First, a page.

See the entire story in the Lean Into Learning Report here.
3. Guarantee Equitable Pay
When asked about the challenges they've faced in pursuing a tech career, almost half (42%) of women said pay was a problem — actually, the second-greatest problem behind ineffective leadership. What's more, current pay and growth were the two areas women in tech roles expressed the greatest dissatisfaction.
The pay gap has been a longstanding issue, with women making 82% of what men make in the U.S., according to research by the Pew Research Center. The tech industry isn't exempt either. Another study found men are offered higher salaries than women 63% of the time. It's an issue across industries, at all ranks.
Employers must review their pay structures and policies to weed out inequitable practices that prolong this issue. Being more transparent and clearly communicating and documenting what factors go into pay and raises may also help.
"In general, it seems that transparency is instrumental in decreasing a range of inequities in the wage allocation process," Tomasz Tadeusz Obloj, associate professor of strategy at Indiana University, told Forbes. “Organizations and legislators have much to gain if they take a stand early on instead of waiting for people to find other ways of ensuring that they are getting fair treatment from their employers."
4. Foster an Equitable Work Culture
Employers that struggle with talent acquisition or retention may have problems with inequity at work, according to Gallup. Their research also shows only 28% of employees see their organizations as being equitable.
Fairness and impartiality are tied to how people feel, which can impact their perceptions of their employers and their work. Do they see resources as being allocated unfairly? Is judgement against their decisions or actions disproportionate to others?
If employees feel like they're judged unfairly or being excluded in some way, it could lead to a series of issues that end up hurting retention rates.
One respondent shared her advice:
"Offer a safe working culture so we are not pushed from our roles or prevented from growing. Hiring more women and other underrepresented groups is good, but being able to really include them and make them want to stay is key.
"Also promote girls to go into tech studies, eliminate the pervasive idea that girls are 'bad at math' and fight discrimination in schools and universities."
Equity, or fairness and impartiality, should be reflected in the culture of your organization but also demonstrated in practice and policy.
Read Next:Diversity, Equity and Inclusion Starts with Actionable Steps
5. Offer Family-oriented Benefits
Research shows that 76% of mothers say it doesn't make financial sense for them to continue working while bearing the brunt of childcare costs.
In IT, this should sound an alarm.
The leading issues IT leaders face today have to do with attracting and retaining employees. For many, they can't afford to lose any.
As an employer, offering inclusive, supportive benefits like child-care and family leave could go a long way toward easing the stress women, parents and caregivers often experience. At Skillsoft, we recently increased our parental leave to 12 weeks fully paid and offer this benefit to all new parents to ensure we’re meeting the needs of our workforce.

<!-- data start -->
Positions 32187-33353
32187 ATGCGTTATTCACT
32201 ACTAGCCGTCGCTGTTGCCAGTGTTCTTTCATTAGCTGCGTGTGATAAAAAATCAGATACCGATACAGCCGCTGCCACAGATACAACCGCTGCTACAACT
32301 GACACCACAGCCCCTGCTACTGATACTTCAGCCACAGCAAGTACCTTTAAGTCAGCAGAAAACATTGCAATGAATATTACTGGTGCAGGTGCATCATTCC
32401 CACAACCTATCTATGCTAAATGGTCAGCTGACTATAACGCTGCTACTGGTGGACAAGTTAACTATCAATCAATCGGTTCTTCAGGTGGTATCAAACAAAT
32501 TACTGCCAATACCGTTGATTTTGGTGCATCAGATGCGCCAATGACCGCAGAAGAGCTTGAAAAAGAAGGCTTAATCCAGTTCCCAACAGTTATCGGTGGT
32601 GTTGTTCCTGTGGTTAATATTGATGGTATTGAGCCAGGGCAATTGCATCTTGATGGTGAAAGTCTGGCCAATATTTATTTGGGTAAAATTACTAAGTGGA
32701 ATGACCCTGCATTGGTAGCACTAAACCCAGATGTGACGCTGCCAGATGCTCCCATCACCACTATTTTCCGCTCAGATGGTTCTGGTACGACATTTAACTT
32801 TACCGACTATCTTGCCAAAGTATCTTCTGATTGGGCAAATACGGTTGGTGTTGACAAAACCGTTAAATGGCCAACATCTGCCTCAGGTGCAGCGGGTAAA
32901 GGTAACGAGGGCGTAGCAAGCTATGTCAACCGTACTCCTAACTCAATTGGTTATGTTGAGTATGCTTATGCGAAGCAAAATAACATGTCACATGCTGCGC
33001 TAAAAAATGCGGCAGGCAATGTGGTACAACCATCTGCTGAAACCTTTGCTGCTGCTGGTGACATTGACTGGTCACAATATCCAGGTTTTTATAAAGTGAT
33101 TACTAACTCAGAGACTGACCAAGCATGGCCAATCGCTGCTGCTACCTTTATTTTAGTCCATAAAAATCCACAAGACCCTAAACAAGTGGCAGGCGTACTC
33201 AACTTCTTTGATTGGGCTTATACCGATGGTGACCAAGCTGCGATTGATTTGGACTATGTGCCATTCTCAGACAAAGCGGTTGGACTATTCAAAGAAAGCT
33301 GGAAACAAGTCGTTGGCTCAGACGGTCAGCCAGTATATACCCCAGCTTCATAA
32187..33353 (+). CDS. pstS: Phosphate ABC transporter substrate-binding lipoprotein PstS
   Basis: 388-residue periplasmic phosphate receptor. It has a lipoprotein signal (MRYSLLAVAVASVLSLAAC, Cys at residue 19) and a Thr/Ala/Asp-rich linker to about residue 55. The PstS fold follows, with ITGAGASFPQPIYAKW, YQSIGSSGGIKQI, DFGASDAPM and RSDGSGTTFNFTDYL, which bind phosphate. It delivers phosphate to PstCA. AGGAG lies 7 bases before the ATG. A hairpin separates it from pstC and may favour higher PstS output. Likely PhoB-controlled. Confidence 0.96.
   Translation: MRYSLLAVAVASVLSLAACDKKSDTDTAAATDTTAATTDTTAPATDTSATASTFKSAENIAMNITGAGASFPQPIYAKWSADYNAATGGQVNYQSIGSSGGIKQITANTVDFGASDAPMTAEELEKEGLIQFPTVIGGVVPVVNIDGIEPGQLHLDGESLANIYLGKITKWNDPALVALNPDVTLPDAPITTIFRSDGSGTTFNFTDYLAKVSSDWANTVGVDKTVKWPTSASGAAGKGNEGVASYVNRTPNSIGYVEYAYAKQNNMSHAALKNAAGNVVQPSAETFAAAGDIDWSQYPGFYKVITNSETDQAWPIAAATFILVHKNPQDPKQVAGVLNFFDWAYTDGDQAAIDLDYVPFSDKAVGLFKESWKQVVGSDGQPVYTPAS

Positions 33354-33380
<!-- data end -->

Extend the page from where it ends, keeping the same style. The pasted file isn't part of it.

One respondent shared her experience:
"It is extremely hard to compete with a man if women still remain the main family care[giver]. We cannot rest well, we cannot grow interest in career-related areas because we don't have any free time. Having a child with extra needs puts us at an impasse. There is no growth. It's like having 2 jobs and falling behind in both.”
6. Increase Diversity at Work
According to Deloitte, employees who recognize their organizations as inclusive and a proponent of diversity realize an 83% boost in business performance when it comes to innovation.
"Compared to their peers, high-gender-diversity companies deliver slightly better returns, and they have outperformed, on average, less diverse companies over the past five years," writes Elaine Montilla, the Assistant Vice President and CIO for IT at the Graduate Center, CUNY. "Companies that not only hire but also manage to retain more women put themselves in a position to automatically gain a competitive advantage, a benefit that extends to all stakeholders."
In tech, this is crucial. While the pace of tech only seems to speed up, it's important to remember the real engine behind innovation: People.
"By nature, interacting with a diverse team forces individuals to prepare better and anticipate alternative viewpoints," writes Montilla. "This enables better problem solving, which can boost performance at the business unit level."
7. Provide More Internships
Internships provide prospective tech professionals the chance to gain real-world experience, lean into hands-on learning, and capture a glimpse of the industry. What's more, they offer the chance for interns to network with peers, inroads to potential employers, and add to their resume.
Without internships, students or those changing their careers see their entry to tech blocked with many obstacles.
One respondent shared her experience:
"For career changers, there are no internship opportunities to get tech experience AND continue working a full-time typical business hours job, and when in that situation, I was unable to afford to quit my job to pursue an internship. It's exceptionally hard to get the first tech job without experience, but there's no way to get experience without the first tech job."
Like many of these benefits, internships are also a win-win for employers and employees. Employers add staff where they need extra help, while employees gain experiences that will stay with them throughout their careers.
To Close the Gap, Employers Must Center Diversity, Equity, and Inclusion
For employers to overcome skills gaps, improve retention rates, and reap the benefits of a diverse team, they must review their culture, policies and practices to ensure equity remains at the center.
Otherwise, these pervasive issues — inequity in opportunities and pay, for example — will continue marginalizing women who are skilled, capable and eager to solve the very challenges companies are dealing with.
To dive deeper into this topic, read Skillsoft's Women in Tech Report today.